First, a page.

Cubicle Etiquette

Peggy Morrow

Within the past several years, a great majority of businesses have moved their people into a cubicle environment. Unfortunately, while it may be more cost-effective than offices, it can also cause interpersonal squabbles and a lack of productivity. Employees complain that cubicles are noisy, lack privacy and are even offensively smelly when coworkers choose odiferous lunches.

People use speaker phones that cause everyone to lose their concentration. Coworkers congregate outside cubicles and disturb everyone around them. Many people are offended and upset at the lack of privacy and fellow employees’ disrespect for the necessity of a quiet place to work.


There is definitely a need for some new rules of business etiquette that pertain specifically to this workplace trend. The best way to approach it is not to simply issue new rules and regulations about the dos and don’ts of cubicle etiquette. That won’t get much "buy in." If possible, gather your staff together in a "lunch and learn" environment to develop a set of cubicle ground rules together.

Give them the following list I have gathered from my programs with various businesses and have them decide what they want to include in a group "cubicle agreement."

Privacy Issues:

  • Never enter someone’s cubicle without permission. Behave as though cubicles have doors. Do not enter before you have verbal or eye contact "permission" from the occupant.
  • Try not to sneakup behind someone in a cubicle. Announce yourself at the entryway or lightly knock on the wall or door jam.
  • Don’t "prairie-dog" (stick your head over the top of your cubicle to talk to someone several cubes away) or peek in peoples’ cubicles as you walk past each one.
  • Don’t loiter outside someone’s cubicle while you wait for him or her to finish a phone call. Come back at another time. Never interrupt, whisper or use sign language when he or she is on the telephone.
  • Never read someone’s computer screen or comment on conversations you’ve overheard.
  • Should you happen to overhear private or confidential conversations, pretend that you never heard it. More importantly, don’t repeat what you have heard to others. And resist answering a question you overheard in the cubicle next to you!
  • Keep your hands off a cubicle dweller’s desk. Just because there’s no door doesn’t mean you can help yourself to someone's stapler!
  • Do not exchange confidential information in a cubicle. If you would not want it broadcast on national TV, do not discuss it in your cubicle.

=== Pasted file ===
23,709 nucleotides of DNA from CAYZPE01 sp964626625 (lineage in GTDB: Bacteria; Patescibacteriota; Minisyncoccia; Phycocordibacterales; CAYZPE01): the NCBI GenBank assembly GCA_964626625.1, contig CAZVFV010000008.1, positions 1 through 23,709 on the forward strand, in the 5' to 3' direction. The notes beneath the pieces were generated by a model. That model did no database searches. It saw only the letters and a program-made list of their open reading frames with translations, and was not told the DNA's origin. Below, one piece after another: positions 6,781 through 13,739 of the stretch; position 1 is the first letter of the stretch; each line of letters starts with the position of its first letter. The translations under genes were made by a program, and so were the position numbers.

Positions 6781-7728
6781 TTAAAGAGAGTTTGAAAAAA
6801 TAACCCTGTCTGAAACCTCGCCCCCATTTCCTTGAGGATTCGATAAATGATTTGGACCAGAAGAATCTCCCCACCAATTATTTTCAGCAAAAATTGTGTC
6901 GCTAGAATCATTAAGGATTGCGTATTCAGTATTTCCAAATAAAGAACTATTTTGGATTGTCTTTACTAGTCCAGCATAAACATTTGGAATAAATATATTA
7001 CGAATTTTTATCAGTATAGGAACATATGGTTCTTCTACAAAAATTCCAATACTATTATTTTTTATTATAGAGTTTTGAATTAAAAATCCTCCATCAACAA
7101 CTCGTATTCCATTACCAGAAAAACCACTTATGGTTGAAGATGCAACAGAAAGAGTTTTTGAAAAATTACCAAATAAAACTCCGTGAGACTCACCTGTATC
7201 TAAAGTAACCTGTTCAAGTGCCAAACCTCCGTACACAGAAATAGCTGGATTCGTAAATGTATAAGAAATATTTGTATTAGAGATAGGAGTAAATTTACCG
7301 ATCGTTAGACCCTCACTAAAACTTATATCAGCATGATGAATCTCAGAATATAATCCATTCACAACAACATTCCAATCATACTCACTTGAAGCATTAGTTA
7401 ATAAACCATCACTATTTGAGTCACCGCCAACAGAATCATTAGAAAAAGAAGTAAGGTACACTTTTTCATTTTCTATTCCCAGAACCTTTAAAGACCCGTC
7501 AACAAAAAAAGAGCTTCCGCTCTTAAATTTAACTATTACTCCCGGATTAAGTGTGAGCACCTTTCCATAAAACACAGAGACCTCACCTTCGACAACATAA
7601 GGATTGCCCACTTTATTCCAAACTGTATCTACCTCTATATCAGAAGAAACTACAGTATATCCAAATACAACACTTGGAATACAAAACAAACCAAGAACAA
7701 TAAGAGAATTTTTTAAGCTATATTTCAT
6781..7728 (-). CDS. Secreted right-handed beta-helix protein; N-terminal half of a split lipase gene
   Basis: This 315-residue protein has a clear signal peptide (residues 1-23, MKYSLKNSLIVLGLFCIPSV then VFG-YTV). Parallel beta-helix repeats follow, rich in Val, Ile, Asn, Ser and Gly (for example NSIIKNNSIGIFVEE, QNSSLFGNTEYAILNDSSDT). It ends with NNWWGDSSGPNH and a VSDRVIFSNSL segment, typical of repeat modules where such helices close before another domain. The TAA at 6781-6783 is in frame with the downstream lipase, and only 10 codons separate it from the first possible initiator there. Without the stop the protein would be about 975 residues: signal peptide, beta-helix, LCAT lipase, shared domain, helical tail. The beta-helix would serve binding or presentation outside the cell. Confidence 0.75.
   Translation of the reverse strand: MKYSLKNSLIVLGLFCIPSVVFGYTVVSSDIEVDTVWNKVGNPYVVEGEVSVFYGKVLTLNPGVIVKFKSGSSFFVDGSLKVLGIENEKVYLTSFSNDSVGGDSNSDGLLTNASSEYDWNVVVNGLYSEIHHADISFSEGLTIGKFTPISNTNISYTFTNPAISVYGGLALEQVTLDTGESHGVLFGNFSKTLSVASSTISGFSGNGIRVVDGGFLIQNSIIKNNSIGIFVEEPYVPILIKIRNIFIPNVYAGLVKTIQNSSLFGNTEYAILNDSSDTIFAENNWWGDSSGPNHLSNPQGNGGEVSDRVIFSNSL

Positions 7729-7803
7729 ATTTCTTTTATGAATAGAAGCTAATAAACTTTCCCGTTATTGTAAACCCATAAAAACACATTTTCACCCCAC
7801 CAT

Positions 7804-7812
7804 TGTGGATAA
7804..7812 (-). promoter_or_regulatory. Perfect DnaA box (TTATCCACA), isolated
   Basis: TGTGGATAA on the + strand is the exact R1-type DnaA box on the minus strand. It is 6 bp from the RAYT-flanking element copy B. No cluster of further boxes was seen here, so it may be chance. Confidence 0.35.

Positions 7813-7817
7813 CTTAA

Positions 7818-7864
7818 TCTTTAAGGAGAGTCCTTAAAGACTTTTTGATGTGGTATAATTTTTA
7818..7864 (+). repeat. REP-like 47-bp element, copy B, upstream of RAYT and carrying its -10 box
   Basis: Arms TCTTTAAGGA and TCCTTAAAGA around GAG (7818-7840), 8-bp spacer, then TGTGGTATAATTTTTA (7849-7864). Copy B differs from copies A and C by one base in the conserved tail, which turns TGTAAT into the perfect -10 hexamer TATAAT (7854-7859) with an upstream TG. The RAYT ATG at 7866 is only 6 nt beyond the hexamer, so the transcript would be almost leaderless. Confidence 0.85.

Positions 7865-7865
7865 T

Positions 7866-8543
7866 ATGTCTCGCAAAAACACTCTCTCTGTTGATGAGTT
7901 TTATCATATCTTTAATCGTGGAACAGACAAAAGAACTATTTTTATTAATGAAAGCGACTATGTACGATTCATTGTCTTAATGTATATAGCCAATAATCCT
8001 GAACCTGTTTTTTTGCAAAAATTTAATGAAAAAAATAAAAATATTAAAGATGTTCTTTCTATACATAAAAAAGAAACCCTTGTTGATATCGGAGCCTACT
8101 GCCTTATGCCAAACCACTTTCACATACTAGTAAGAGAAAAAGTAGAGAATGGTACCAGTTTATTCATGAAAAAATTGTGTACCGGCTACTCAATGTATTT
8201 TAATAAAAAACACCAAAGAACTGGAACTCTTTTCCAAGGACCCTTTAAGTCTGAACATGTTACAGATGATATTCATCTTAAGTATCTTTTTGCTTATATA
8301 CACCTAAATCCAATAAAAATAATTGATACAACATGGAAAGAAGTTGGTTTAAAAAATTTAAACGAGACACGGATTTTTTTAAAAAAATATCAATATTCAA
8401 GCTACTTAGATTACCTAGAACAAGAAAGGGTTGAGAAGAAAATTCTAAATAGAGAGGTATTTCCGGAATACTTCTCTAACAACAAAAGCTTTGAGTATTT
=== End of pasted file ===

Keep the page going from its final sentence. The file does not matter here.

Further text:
Telephone Issues:

  • Try to pick up the phone after one or two rings. Set the ringer volume at a low level.
  • Never use a speakerphone in your cubicle. Use a meeting room for conference calls. Watch your volume when talking on the phone. A headset can help keep your voice low.
  • When you leave your cubicle for a period of time, turn your telephone ringer off and let it go to voicemail or forward your phone number to your new location.
  • While in your cubicle, keep your personal cell phone off. If you must leave it on, put it on vibrate. But don’t leave it on the desk where the vibration will be heard and felt by employees in the other cubicles. Always take your cell phone with you.
  • Keep personal phone or sensitive calls to a minimum and limit them to breaks or lunch because your neighbors can hear your end of the conversation. You want to keep your personal life private.

Noise Issues:

  • Use your "library voice." Be aware of how much your voice projects. A loud voice makes working conditions difficult for your cubicle neighbors. It’s distracting and makes concentrating on the task at hand very difficult.
  • Don’t talk through cubicle walls or congregate outside someone’s cubicle. For impromptu meetings, go to a conference room or break room.
  • Don’t bring clients or vendors to your cube to meet with them. Go to an office or conference room.
  • Don’t yell across the "cube farm." Get up and move to the other person’s location.
  • Play radios at low volumes or use a headset.
  • Set your PC volume to a low level and turn off screensaver sound effects.
  • Eat quietly. Avoid gum-popping, humming, slurping and pen tapping.


  • Avoid eating smelly food in your cubicle. Some workers have even complained about the smell of popcorn!

All of these issues and more can cause trouble between co workers and lead to a lack of productivity. So before you move everyone into cubicles, or if your workforce is already there, use these ideas to help them open a dialogue with their coworkers and come to agreement on a common code of conduct.

First published on Human Resources IQ.